Friday, February 05, 2021 - Posted by Michael McCulloch
APRA COMPLIANCE INFORMATION SECURITY
Prudential Standard CPS 234
The Australian prudential Regulation Authority (APRA) Prudential Standard CPS 234 (CPS 234) requires APRA-regulated entities and third-party providers to develop and maintain robust and secure information Security Infrastructure, Policies and Procedures. Due to the sensitive and personally identifiable data that LCollect Pty Ltd and BH Lawyer Pty Ltd (incorporating Collection Law Partners), herein “the Group”, utilise in their daily business operations; it is recognised that this is the minimum requirement to ensure that any potential data exposure is minimised.
Under CPS 234 it is expected that an entity understands 3 key factors, the threat landscape, risk associated with the business based on the sensitivity of data and propensity as a target, and cybersecurity maturity as a business. The Group have undertaken a full risk assessment with the understanding that our data was high-risk and our cyber security maturity was also high. Based on the risk vs maturity as outlined by the federal Government, in order to fully comply with APRA requirements, our security posture needed more structure and coordination.
Roles & Responsibilities
The board of an APRA-regulated entity is ultimately responsible for information security. The board must ensure the entity maintains information security in a manner reflective of its size and extent of threats to its information assets and enables the continued sound operation of the entity.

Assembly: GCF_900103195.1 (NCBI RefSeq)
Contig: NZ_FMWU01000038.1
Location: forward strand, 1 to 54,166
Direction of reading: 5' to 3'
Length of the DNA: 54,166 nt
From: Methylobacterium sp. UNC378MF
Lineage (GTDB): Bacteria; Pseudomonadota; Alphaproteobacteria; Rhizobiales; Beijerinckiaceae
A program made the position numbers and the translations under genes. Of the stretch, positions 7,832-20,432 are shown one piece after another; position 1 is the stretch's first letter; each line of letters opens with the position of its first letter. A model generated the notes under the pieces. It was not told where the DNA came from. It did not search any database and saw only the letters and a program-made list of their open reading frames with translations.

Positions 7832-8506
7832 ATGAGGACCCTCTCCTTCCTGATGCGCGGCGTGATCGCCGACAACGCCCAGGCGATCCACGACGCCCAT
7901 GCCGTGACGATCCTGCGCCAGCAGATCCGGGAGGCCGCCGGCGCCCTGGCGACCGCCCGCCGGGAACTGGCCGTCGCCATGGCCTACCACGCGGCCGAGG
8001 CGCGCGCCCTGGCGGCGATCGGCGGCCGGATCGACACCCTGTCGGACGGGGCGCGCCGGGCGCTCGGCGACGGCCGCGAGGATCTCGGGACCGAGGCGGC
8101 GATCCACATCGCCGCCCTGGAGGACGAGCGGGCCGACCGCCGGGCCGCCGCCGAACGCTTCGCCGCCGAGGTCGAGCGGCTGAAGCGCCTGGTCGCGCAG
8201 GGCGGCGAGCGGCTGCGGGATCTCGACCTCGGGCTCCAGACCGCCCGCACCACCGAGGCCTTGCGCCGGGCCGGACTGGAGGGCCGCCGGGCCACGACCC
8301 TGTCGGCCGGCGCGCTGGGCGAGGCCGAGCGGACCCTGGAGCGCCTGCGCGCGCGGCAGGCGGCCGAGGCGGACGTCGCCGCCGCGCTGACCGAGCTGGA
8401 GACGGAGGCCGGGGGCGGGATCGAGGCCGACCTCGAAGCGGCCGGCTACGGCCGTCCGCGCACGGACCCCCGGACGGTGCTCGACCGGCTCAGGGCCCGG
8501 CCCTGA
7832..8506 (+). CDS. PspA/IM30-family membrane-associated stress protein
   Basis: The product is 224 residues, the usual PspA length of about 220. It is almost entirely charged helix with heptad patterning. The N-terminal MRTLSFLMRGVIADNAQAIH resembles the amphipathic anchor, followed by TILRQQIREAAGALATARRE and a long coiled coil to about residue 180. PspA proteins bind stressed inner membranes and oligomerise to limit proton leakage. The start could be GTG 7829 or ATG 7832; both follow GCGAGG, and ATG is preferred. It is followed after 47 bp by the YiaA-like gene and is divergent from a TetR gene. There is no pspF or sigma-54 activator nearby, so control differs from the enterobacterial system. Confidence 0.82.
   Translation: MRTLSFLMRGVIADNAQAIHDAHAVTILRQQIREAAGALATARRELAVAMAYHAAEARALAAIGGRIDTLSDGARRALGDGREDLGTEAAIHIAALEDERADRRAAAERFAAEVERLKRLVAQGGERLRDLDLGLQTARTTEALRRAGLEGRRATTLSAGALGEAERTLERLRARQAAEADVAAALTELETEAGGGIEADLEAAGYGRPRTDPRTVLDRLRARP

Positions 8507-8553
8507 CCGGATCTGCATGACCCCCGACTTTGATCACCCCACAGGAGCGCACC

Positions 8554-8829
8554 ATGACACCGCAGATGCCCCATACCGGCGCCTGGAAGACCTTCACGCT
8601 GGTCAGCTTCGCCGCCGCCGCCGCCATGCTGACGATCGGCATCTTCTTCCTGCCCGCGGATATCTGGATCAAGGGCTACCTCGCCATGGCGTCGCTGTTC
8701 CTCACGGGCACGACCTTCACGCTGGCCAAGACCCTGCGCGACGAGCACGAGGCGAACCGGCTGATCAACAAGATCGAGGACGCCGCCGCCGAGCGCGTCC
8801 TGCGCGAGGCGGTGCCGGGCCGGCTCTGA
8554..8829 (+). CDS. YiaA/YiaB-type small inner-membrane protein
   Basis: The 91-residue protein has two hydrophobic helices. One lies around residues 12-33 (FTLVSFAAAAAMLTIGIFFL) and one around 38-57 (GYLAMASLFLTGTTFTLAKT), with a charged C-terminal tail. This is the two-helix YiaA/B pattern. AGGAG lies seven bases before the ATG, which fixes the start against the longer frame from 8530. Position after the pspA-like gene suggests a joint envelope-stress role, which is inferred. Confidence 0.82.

The Group have tasked their executive to oversee the end-to-end security of our data. The executive will act as the board for the purpose of monitoring and assessing APRA standards and requirements. As an SME the Executive are hands on and are best positioned to control the ISMS and ensure data integrity and compliance.
Information Security Capability
An APRA-regulated entity must have information security capability which corresponds with the size and threats to its information assets and enables the continued sound operation of the entity.
As an SME group, the Group have assessed their information usage, Data protection requirements and security infrastructure and believe we have a superior security posture to most businesses of a like size. We have a mix of hardware and application-based security services that are ISO27001 compliant and give us this level confidence.
Creating an Information Security Policy Framework
An information security policy framework must be maintained and provide direction on responsible parties who have an obligation to maintain information security.
The Group have developed a comprehensive security policy framework that covers all areas of APRA CPS234 and PCI DSS requirements. The policy covers all necessary aspects from Authority and Delegation, job function data requirements, Physical and logical security, data storage, security and back up requirements. It also outlined recruitment and required background checks, compliances required and testing and reporting.
Information Asset Identification & Classification
Information assets must be classified based on criticality and sensitivity. These classifications must reflect the potential impact of an information security incident on the entity and the interests of depositors, policyholders, beneficiaries and customers.
All assets used in the company are categorised based on data access and storage requirements, environment and risk. Where possible we utilise ISO27001 compliant cloud environments that comply with CPS 231 and Data Protection Regulations. Our Cloud instances are secured using secure VPN for access and Cloud intrusion monitoring services.
Implementation of Controls
Controls must be in place to protect information assets including those managed by a related or third party.
The Group are in the process of auditing all suppliers to ensure compliance with Essential 8 Security practices. This is the minimum requirement for data and IT security as outlined by the ACSC (The Signals Directorate). Any contractors that must utilise sensitive or personally identifiable data are vetted to ensure compliance with data protection requirements and legislation. Contracts are being modified to incorporate cyber security as a necessity.
Testing of Control Effectiveness